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Question to the Sexpert:
“I’m in the process of coming out as lesbian and need some help. I’m in my early thirties and have never even approached being involved in the gay scene. I started to realize my orientation a few years ago, but was very traditional-minded and never thought I would be able to live any other way. But it’s important to me that I not waste any more time and begin living the life I want. I found stuff online about how to come out to your friends and family and while the conversations have not always been easy, I feel good about being able to be honest. What remains for me is finding lesbian and gay friends and learning how to approach women. I don’t know any gay people my age in my social network, other than a couple acquaintances. How do I go to a lesbian bar and meet people? How do I act there? What’s the protocol?”
Congrats on coming out- even in 2009 that’s a mighty accomplishment. Now you got the crappy part out of the way, the oh-so-serious conversation with the parental units that they somehow manage to make about themselves, you are free to move on to the fun part: meeting hot chicks.
First of all, be aware that you probably know more gay people than you realize. Not only are most lesbians and gays standard, unassuming people, but you’ve probably found yourself inexplicably drawn to fellow queers without realizing it. Observe more closely around you, viewing people through a HomoLens and see if you haven’t been overlooking coworkers who don’t mention the gender of their partner, neighbors with a rainbow flag, or friends who know a little too much about Kathy Griffin.
There’s also nothing like coming out in conversation to encourage other people to do the same. If the person you’re talking to doesn’t also happen to be gay, they’ll probably still take the opportunity to tell you about the gayest person or thing they know about. Kind of like a gay version of the thing that happens when idiot white people meet a Black person and wonder if this one knows the other Black person they know.
But there are plenty of ways to meet brand new gay people to hang out with- depending on your personal interests. Here are a few and some pointers for each.
Almost every town, as long as it’s not so small the mayor knows everyone by name, has something in the manner of a gay bar or a gay night. Go there. It might be depressing, if you live in the sticks, but it’s a stepping stone and good practice.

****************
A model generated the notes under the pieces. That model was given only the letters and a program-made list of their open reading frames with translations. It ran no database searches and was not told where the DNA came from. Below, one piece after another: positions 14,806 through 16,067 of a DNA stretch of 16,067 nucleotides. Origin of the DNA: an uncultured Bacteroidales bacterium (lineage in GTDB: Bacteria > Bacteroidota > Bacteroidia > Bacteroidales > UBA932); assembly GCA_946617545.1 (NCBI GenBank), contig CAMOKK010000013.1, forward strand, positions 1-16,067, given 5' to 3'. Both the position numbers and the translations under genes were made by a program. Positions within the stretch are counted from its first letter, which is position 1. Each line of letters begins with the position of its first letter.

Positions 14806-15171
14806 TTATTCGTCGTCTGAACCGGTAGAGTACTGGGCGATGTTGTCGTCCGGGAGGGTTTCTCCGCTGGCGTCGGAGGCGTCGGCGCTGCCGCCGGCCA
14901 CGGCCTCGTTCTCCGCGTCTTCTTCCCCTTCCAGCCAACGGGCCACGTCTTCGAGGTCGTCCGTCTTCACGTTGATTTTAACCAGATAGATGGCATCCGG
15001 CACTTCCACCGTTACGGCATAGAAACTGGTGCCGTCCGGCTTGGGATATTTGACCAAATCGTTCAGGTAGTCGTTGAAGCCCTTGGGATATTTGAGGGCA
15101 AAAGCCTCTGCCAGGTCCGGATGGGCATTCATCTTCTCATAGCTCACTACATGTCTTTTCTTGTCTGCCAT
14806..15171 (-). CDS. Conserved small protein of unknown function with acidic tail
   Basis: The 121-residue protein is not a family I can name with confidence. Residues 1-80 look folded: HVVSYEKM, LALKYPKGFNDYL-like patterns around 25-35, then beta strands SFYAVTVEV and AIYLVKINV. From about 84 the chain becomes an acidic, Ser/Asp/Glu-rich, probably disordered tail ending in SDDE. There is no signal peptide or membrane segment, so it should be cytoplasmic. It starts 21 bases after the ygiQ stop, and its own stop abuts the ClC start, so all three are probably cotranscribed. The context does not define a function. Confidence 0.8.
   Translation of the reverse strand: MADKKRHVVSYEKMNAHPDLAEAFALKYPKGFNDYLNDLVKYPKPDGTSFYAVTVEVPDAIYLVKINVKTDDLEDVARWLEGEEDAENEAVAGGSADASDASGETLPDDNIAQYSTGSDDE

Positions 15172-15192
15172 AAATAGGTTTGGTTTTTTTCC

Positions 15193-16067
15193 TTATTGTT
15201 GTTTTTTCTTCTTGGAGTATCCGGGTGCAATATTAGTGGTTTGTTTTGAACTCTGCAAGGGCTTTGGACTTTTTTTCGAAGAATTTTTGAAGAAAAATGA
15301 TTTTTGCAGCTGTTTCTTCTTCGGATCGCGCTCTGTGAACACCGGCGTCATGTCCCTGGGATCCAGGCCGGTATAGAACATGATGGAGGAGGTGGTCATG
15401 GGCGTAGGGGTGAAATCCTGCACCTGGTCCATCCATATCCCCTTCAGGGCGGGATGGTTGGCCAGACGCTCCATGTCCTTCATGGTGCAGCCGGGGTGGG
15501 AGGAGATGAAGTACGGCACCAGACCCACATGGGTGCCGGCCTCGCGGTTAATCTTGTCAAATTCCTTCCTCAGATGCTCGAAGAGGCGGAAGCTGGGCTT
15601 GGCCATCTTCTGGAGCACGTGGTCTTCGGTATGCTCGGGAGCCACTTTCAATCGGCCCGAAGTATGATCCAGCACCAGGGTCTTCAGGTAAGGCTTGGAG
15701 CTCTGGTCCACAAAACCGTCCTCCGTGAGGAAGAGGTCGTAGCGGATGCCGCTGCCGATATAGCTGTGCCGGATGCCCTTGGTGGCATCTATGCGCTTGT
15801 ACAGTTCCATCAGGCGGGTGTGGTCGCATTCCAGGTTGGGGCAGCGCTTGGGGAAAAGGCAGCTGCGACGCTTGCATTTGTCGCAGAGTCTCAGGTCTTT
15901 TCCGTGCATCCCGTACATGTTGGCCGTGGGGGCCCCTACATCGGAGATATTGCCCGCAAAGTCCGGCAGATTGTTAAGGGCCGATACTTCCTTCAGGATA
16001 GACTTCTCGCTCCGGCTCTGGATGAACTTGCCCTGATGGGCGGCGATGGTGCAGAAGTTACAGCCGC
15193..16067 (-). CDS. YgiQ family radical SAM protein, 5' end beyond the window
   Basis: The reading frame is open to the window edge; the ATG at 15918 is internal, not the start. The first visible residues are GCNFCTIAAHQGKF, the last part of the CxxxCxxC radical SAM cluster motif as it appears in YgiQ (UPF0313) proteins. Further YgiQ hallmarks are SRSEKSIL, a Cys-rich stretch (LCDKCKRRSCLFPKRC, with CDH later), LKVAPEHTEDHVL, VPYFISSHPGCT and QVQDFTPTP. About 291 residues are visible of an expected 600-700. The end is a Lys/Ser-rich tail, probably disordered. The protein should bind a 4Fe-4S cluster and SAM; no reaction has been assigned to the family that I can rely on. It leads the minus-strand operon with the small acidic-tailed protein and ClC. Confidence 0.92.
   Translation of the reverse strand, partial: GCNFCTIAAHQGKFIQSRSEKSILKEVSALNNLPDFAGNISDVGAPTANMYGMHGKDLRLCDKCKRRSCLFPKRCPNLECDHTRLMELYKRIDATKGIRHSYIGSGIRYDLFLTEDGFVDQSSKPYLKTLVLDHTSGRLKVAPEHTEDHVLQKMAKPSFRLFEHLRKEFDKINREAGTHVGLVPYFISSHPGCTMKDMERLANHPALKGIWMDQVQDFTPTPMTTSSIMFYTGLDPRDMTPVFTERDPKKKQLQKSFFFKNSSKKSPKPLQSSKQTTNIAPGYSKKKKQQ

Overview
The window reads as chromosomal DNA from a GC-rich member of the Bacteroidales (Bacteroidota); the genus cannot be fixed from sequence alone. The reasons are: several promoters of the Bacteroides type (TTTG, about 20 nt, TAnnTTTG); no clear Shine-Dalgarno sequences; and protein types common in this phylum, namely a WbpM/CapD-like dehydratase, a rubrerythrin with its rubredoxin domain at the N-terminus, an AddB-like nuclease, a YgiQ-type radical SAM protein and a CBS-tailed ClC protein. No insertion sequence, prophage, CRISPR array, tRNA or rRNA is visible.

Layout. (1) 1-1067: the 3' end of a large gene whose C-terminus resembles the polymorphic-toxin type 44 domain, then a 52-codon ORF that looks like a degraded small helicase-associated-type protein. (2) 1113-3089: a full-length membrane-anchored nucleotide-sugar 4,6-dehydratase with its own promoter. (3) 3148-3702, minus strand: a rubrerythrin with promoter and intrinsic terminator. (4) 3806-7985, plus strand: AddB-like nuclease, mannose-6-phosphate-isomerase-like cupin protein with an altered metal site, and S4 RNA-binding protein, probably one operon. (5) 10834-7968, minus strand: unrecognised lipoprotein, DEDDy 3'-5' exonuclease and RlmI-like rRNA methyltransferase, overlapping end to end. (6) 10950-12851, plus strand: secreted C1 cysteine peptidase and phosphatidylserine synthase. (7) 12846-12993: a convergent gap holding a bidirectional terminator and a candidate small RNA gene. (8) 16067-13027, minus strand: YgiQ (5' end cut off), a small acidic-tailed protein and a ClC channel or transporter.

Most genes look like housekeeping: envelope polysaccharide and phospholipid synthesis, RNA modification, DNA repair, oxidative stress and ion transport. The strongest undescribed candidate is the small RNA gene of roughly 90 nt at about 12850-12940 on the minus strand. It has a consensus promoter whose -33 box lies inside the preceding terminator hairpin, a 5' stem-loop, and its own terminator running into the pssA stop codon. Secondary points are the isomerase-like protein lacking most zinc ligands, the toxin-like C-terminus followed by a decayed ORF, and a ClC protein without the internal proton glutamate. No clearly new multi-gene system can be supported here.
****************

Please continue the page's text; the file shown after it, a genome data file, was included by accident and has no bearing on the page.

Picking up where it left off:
Strike up conversations with anyone who seems interesting, even if you don’t find them attractive. They might know someone else who might have gone to high school with someone who’s dating someone who lives with someone who you actually will be really into. It never hurts to have friends.
There can be a lot of drama on the lesbian nightclub dance floor- don’t even let me get started on the politics of same-sex stranger grinding- but have a good time and be friendly.
You can go the route of lesbian dating sites. Here is a list of a bunch, here is another. There are an endless number of options, if you want to put the time into creating a profile and sifting through the sea of candidates. This may be incredibly efficient, since you can search easily and know instantly if someone has dealbreakers like smoking or kids, but it can be exhausting.
You can also use the interweb to meet people through message boards, meetups and other arenas where people have something in common. Search Meetup.com, look for local gay and lesbian newspapers and find out about art and music performances geared towards gay audiences.
All that is great to meet friends and possibly more, but what if you like someone whose orientation is unknown to you? You can look for signs of gayness or general interest, but you can’t know until you just suck it up and try. If you like a woman and think she’s pretty, go frickin talk to her. What’s the worst that can happen? That she won’t date you? Well, she’s not dating you now, so you’ve got nothing to lose.
Don’t worry about if you’re butch enough or femme enough for a girl, just talk to her about whatever seems relevant and if she’s receptive, you’ll know. If it works out, awesome. If it doesn’t, it was just practice for the next one. Good luck!
Sexpert Timaree Schmit is currently finishing her doctorate in Human Sexuality, the culmination of a lifetime of prurient interests. She has worked as a sex educator writing for both academic and popular media for over seven years, and as an HIV Prevention Counselor, peer sexuality educator and adjunct professor. She was the founding Chair of the Human Sexuality Education Student Organization (HSEDSO) and is an active member of the American Association of Sexuality Educators, Counselors and Therapists (AASECT) and the Society for Scientific Study of Sexuality (SSSS). You can see more of her work at SexWithTimaree.com